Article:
When I was a little girl I thought one of the happiest sounds I’d ever heard was my mother laughing with her six sisters. They’d stand around my grandmother’s kitchen, washing the dishes and putting away the Christmas dinner leftovers, laughing so loudly they sounded like the kookaburras that cackled outside my window every morning. My mother’s sister Rosalie—we called her Ro—lived just a couple of miles from us, and she and my mother got together several times a week while my cousins and I played. They colored each other’s hair, shared recipes and gossip, reminisced about their childhoods, and cried together when Ro had her miscarriages. But mostly I remember their laughter and the way my mother’s eyes brightened when she was around Ro and her other sisters. My mother knew a secret then that I’ve only come to appreciate now that I’m a grown woman and a mother myself: having sisters is pretty much the best thing that can happen to a girl.
I am more fortunate than many in the sister department because I have three: Shellie, Shannon, and Charlotte. Each of us is five years apart, with one poor solitary brother between me and Shellie. Of course, growing up I took my sisters for granted and even found them annoying at times. As the eldest I did my share of babysitting and bossing and mandatory sharing and longsuffering tolerating of pesky kid sisters who squabbled, teased, followed me around, and got into my stuff. Once while I was babysitting—and it seemed like I had to baby-sit ALL THE TIME while my parents callously left us to go to endless parties and balls (I’m sure I had to sweep the chimney as well)—I had to carry Shannon’s potty chair outside to the front yard because she refused to take a break from playing to use the potty inside. But since the potty chair was already full and it didn’t occur to me to empty it before carrying it outside, its, ahem, contents sloshed all over my legs and onto the floor. Another time I had to stay home from church and hold and rock baby Charlotte, who had a fever, for two hours straight while she plastered her hot little body to mine and cried nonstop. Shellie scratched and bit me on more than one occasion (completely unprovoked, I’m sure) and even read my diary; I got her back years later by pouring water over her newly permed 80’s hair.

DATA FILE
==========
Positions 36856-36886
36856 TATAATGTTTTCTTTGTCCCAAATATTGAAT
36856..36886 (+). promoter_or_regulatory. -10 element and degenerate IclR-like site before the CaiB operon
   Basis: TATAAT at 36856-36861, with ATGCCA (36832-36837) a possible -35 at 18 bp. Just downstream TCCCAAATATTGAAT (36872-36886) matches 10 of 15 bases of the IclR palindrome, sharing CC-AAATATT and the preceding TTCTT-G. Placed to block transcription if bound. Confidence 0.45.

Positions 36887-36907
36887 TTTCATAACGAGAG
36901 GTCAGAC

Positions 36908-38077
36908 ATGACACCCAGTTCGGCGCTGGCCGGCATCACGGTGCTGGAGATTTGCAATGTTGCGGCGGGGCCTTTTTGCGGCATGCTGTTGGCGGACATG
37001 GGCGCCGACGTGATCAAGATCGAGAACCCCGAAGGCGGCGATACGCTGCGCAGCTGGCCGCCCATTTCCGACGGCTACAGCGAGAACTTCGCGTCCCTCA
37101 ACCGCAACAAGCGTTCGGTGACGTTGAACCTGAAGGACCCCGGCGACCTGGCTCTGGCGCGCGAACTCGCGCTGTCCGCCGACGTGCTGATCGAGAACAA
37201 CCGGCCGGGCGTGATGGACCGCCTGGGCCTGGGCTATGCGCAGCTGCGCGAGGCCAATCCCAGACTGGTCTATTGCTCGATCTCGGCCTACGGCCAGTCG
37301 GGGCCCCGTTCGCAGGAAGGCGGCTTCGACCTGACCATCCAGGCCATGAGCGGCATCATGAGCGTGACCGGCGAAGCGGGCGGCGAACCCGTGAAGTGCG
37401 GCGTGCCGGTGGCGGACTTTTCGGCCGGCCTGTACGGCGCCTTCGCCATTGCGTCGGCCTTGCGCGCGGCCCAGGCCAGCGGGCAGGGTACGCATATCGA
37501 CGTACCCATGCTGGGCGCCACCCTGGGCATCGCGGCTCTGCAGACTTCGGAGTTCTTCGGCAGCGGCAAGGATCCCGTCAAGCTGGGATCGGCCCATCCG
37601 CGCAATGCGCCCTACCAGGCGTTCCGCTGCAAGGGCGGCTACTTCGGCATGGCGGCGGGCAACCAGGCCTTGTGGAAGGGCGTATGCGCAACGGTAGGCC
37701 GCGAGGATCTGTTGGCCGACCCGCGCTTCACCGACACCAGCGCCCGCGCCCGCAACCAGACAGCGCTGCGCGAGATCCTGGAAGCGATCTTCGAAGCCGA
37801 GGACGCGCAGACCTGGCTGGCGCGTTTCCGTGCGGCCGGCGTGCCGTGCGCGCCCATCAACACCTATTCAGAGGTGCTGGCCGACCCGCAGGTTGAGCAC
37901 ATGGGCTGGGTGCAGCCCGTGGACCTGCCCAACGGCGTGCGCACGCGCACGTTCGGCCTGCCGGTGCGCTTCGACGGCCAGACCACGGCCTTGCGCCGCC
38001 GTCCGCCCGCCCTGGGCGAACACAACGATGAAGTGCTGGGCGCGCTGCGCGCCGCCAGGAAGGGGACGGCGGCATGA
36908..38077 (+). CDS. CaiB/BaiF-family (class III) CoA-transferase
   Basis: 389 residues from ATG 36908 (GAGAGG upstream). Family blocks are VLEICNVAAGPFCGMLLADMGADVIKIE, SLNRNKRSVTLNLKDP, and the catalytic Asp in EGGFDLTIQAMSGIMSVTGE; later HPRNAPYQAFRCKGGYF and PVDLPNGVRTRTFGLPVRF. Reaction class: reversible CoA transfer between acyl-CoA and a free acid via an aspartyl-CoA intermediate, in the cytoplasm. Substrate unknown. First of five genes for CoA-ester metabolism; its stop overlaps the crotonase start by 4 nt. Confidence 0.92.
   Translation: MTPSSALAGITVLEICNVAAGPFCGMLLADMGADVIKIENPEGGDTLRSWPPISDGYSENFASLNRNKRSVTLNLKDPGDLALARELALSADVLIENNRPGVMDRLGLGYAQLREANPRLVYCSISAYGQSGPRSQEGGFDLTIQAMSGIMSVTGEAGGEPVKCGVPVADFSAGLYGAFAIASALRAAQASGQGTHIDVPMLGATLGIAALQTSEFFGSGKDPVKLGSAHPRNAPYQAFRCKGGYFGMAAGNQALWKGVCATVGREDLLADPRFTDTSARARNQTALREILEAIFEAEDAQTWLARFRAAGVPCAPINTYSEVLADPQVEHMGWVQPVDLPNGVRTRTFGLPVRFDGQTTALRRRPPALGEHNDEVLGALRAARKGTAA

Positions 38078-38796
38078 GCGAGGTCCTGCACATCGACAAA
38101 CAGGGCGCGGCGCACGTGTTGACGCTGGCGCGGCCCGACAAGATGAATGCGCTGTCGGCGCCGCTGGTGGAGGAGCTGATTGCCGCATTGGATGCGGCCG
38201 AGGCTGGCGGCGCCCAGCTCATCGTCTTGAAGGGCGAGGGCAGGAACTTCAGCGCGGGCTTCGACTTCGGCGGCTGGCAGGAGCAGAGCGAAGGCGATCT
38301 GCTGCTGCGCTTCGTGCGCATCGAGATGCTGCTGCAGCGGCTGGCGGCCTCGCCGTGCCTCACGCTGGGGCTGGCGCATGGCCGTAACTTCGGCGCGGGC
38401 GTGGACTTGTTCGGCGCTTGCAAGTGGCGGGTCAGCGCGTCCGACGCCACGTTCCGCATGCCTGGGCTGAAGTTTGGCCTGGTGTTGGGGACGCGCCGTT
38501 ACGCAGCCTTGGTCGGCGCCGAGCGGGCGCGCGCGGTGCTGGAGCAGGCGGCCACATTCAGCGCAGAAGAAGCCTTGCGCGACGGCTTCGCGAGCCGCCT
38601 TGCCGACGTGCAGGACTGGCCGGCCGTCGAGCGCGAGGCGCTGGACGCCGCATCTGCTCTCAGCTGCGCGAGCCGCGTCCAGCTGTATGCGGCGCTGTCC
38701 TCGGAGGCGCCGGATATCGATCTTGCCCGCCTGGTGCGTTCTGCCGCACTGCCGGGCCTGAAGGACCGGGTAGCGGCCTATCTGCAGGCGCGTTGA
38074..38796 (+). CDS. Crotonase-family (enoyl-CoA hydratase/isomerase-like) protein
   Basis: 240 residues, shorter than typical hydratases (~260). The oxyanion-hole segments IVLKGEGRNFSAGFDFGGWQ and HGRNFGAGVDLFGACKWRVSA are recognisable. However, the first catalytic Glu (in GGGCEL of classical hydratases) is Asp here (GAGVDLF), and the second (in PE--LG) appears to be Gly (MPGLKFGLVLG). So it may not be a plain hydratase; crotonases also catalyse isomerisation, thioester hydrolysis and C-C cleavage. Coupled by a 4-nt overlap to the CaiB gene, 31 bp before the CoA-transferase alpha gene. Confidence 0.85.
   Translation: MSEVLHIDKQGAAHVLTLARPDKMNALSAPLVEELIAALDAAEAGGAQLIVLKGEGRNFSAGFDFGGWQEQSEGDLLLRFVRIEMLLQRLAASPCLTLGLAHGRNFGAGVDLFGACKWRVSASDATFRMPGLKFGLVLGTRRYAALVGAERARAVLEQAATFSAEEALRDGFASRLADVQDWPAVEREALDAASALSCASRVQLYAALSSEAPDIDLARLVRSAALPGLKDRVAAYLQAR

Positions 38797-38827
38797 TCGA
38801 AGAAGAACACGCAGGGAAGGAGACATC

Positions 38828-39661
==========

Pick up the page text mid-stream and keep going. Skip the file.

Suffice it to say, I didn’t always appreciate my sisters. But we had our moments, even back then. I always thought of Charlotte as my first baby and lavished her with motherly attention; I secretly enjoyed toting her around everywhere, wrote down every cute thing she said, and couldn’t get enough of kissing her curly head. Shannon had a witty, dry sense of humor and amused me with her sass and feistiness, especially when she told off overbearing adults while I stood there tongue-tied and timid. Shellie and I shared a room with a double bed when I was almost ten and she was five, and every night after lights out Shellie and I would brush each other’s hair out on the pillow and giggle and whisper secrets, long after we were supposed to be asleep. She was my companion during the summer holidays when we explored the wild river bank and spent lazy afternoons at the nearby creek, sunning ourselves on warm sandstone rocks and playing mermaids in the shade of the eucalyptus trees.
When I was fifteen and giddily in love with Elder Teriyan, Shellie showed true sister loyalty by running outside to warn me, while I was lounging in the backyard with my hair in curlers and no makeup on, that the missionaries had dropped by and were at that very moment sitting in our living room. Her warning gave me time to sneak around to the front of the house, climb through my bedroom window, and spruce myself up before sauntering into the family room, feigning surprise. Greater love hath no sister than this.
These sisterly bonds have only become sweeter and deeper as we’ve grown into women. Shellie and I roomed together at BYU after my mission and then settled within just miles of each other after we got married. We’ve chased our toddlers at the park while eight months pregnant, nursed and potty trained together, and watched our children get baptized, graduate, and go on missions. Though Shannon and Charlotte live in another state, the four of us email and call each other; we share parenting tips and relationship tips and fashion tips (my sisters even staged a much-needed mom jeans intervention for yours truly); we trade recipes and funny stories and childhood memories. We’ve been bridesmaids at each other’s weddings and we’ve grieved together over our parents’ divorce. And, though we sometimes weep together over our struggles, most of the time we laugh until our stomachs hurt—just as my mother and her sisters have all of these years. We are sisters in flesh and spirit, bonded in heart and soul, best friends forever.
Happy Valentine’s Day, sisters of mine. I can’t imagine my life without you.
What memories do you have of you and your sister/s? Did you get along when you were growing up? Are you and your sister/s good friends now? How has having sisters (or sisters-in-law) enriched your life?